Maybe our arts can capture and sometimes remedy our divide from those "below"; maybe art can "make something happen."  Perhaps, if we've the artists for it, Katrina's aftermath may awaken a nation whose media have long been hirelings spinning celebrity worship and authorities' lies.  Maybe we'll have the right movies and other arts that can open perspectives and locate us for more connections with the many others we seldom see at home, and with the many more abroad whom we damage through our lifestyles here, our policies there.  Parini, however, in his systematic shuttling of students off to the margins of The Art of Teaching, shows we're unlikely to change.  The ethos of higher education won't, either – its organs will continue as they long have:  graduating more and more with imaginations ever geared to seeing and noting no body except as strategic tools (or consumerism accomplices) for our otherwise mutually-isolated careerism channels.

 Parini, nevertheless, presents one great possibility for imagination.  He admits, and gives examples to show, how clothing, whenever we look upwards in academia, serves as much more than clothing.  It serves as props.  When we desire progress through their channels, and properly look to them, we may see how department chair people, dissertation directors, and others of academic rank may sport the officious formalities of tweeds, vests, ties, and ironed skirts and trousers.  They may flaunt the informalities of jeans, khakis, tee-shirts, sweats, and flannels.  Whatever they choose, its conveys multiple levels of messages.  Our superiors may not put into words their truest values, longings, myths, and taboos – but if we look and see, Parini says, we can see much more of how these, our betters, express roles and announce expectations.  Those who will negotiate the mazes and systems of rank had better have some skills in reading what pervasive non-verbal language may be saying.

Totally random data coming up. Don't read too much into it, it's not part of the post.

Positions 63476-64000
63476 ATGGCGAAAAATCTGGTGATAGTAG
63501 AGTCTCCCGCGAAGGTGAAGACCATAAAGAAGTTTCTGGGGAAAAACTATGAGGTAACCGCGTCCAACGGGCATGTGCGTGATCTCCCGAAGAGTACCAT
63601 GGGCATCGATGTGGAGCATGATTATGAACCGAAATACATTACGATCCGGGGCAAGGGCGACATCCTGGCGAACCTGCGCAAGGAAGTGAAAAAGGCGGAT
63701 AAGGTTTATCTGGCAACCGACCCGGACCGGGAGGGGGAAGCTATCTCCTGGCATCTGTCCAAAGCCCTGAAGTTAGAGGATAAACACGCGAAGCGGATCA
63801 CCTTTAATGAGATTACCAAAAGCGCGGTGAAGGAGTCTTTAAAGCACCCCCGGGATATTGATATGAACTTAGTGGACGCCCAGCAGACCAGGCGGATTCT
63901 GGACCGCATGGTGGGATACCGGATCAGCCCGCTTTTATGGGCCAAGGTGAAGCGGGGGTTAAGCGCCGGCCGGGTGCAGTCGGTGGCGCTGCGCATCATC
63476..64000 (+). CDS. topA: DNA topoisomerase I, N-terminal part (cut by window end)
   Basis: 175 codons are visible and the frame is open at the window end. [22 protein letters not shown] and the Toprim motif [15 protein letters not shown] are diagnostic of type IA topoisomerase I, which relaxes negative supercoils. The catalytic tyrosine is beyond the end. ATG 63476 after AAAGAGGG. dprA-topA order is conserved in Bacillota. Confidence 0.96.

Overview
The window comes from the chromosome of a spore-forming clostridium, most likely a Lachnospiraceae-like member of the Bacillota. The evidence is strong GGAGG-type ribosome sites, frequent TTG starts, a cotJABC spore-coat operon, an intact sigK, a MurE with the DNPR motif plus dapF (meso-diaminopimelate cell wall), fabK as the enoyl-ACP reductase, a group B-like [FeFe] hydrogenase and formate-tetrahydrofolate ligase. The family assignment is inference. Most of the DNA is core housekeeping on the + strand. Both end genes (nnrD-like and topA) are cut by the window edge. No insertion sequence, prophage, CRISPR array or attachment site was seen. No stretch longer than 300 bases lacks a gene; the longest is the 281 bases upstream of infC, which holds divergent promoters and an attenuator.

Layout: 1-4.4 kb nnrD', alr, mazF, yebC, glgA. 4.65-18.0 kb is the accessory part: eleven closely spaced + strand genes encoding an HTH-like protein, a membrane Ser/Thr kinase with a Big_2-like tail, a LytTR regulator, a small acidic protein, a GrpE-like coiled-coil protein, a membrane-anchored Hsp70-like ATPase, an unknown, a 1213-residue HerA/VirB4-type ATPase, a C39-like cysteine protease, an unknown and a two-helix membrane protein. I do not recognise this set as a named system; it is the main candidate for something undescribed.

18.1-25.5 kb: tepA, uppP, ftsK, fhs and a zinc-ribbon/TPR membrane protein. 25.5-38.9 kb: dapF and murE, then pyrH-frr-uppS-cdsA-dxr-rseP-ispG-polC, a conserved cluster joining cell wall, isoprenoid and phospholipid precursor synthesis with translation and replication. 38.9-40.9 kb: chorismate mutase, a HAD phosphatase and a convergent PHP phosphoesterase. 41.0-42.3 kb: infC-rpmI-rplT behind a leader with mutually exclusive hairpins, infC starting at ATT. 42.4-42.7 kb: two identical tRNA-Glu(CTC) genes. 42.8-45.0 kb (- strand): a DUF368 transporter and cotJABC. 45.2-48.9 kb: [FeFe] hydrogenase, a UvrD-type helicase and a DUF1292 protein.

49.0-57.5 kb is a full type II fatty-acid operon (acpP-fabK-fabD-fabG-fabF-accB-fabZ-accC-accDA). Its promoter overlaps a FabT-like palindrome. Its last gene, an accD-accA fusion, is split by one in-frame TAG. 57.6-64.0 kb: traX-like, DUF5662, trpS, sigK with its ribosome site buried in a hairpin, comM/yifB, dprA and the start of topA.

He does not, however, similarly read students.  He mentions in passing how surprised he is when, years later and cities away, he meets former students no longer in their grubby sweats, tees, and sneakers.  But that's it – Parini never stops to consider how the clothing they wear in class may also say something vital about them, and their poses.

 Not only does he feel no obligation to look at student clothing for what it may be announcing, but he feels no urge, either, to look at what their range in vehicles and transport styles may say, or their choices in food, their preferences in landscapes they inhabit, or the architecture and interior design of their buildings.  By not looking at what students may be saying in any way, he exemplifies the well-focused ethics of normal careerism.  (Its opposite ethics, those of poetry, invite us to rhyme, analogize, and connect widely – with "strategy" very other than careerism's cloning and fitting-of-oneself – poetry's only real law:  that we entertain, however, whatever, the nets of reverberation.)